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Tuesday, 27 November, 2001, 07:47 GMT
Taleban prisoners' 'last stand'
Northern Alliance troops outside fort
Northern Alliance says the mutiny will not last long
A small group of Taleban fighters trapped in a fort near the northern Afghan city of Mazar-e-Sharif is continuing to hold out against Northern Alliance attacks and intensive bombing by US forces.

A BBC correspondent at the scene says fewer than 10 of the hundreds of Taleban originally taken prisoner may still be alive, on the third day of the revolt.

US warplanes launched up to 30 air strikes overnight against the fighters, who were originally detained following their surrender in Kunduz over the weekend.

Northern Alliance fighters have been seen scrambling up the ramparts of the fort in the past few hours.

Several vans carrying British and American special forces have arrived to co-ordinate the onslaught.

Northern Alliance fighters
The alliance denies it is trying to eliminate the foreign Taleban
At one point on Monday, an American bomb went astray, killing six Northern Alliance fighters and seriously injuring five US soldiers.

The hurt men were among a number of American special forces inside the fort who are helping to co-ordinate the response of the Northern Alliance.

The alliance had detained about 500 non-Afghan Taleban prisoners in the Qala-e-Jhangi fortress.

The revolt began on Sunday when the prisoners killed some of their guards with guns they had reportedly smuggled into the fort, and seized more weapons.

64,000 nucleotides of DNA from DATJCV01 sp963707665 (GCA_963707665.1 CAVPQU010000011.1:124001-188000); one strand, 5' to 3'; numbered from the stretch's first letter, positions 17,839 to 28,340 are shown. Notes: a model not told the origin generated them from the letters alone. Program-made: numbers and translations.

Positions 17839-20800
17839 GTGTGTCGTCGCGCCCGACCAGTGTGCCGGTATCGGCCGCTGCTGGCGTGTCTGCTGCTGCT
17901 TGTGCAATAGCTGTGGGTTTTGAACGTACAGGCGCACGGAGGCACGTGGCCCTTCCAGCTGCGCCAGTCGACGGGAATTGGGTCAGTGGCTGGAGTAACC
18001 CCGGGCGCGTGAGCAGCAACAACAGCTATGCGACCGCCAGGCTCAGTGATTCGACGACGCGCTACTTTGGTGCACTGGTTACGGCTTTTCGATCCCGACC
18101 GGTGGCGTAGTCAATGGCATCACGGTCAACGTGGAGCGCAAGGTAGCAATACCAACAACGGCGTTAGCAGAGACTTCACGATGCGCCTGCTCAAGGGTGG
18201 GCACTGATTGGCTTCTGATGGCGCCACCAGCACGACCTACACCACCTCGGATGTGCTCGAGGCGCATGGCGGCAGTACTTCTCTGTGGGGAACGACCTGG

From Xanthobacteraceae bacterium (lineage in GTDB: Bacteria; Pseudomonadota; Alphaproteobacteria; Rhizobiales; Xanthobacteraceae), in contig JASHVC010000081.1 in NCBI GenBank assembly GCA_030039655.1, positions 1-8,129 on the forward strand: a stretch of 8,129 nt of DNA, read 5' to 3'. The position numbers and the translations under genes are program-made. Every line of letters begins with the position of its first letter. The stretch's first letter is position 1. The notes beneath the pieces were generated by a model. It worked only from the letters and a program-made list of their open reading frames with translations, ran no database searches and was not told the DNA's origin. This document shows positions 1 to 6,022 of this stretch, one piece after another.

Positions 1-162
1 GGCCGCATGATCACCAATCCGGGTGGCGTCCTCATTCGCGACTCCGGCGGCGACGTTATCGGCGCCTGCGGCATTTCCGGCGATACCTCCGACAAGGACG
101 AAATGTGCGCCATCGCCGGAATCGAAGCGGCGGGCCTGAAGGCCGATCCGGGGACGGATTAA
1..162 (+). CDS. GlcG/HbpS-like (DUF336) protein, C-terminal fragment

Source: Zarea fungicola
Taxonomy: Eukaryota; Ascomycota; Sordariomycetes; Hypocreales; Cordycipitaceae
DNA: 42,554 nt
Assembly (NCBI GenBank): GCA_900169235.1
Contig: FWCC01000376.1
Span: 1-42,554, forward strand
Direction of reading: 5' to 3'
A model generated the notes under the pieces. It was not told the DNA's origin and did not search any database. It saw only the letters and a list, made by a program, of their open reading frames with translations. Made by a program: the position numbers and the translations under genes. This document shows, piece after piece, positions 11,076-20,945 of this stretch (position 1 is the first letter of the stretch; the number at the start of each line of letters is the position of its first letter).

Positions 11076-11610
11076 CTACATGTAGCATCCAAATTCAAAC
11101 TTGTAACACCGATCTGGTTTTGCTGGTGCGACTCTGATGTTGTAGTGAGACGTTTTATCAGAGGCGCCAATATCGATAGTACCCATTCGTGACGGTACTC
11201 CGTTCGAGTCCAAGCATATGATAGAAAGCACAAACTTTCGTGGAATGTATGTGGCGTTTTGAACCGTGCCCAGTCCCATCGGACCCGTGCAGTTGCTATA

Some reports say they then attempted a mass breakout.

The International Committee for the Red Cross has been trying to visit the fort to assess the situation.

US casualties

Several hundred Northern Alliance fighters and Taleban prisoners have been killed. US Defence Secretary Donald Rumsfeld said some Taleban had managed to escape.

US special forces
US special forces are helping the Northern Alliance
Alliance soldiers emerging from the fort have been describing a bloodbath.

The injured US soldiers have been evacuated to Uzbekistan, said General Richard Myers, chairman of the US Joint Chiefs of Staff, in Washington.

One CIA operative is reported to have died.

A journalist who was near Mazar-e-Sharif during the initial stages of the revolt said American and British special forces went into the fort because they thought an American soldier there had been killed, and another had run out of ammunition.

Denial of opportunism

Abdul Wahid, a Northern Alliance spokesman, denied his group was using the uprising as an opportunity to get rid of unwanted prisoners, and stressed the alliance was aware of its international obligations.

The prisoners are mainly Arabs, Chechens and Pakistanis linked to Osama Bin Laden's al-Qaeda network.

Foreign fighters, who are locally regarded as destabilising elements in the country, have often been beaten or killed when territory has fallen to the Northern Alliance in the course of the current conflict.

Alliance commanders said the remaining prisoners, trapped in a tower, were running out of ammunition and would not last long.

The BBC's Rachel Ellison
"Anarchy has broken out among Taleban prisoners"
Northern Alliance's Dr Abdul Wahid Yasa
"The prisoners disarmed their guards and started firing at them"
See also:

27 Nov 01 | South Asia
Herat leader warns of relief crisis
25 Nov 01 | South Asia
Rabbani vows to protect foreigners
24 Nov 01 | From Our Own Correspondent
In the wake of the Taleban
24 Nov 01 | South Asia
Pakistan warns of Kunduz 'tragedy'
22 Nov 01 | South Asia
Meeting Taleban's foreign fighters
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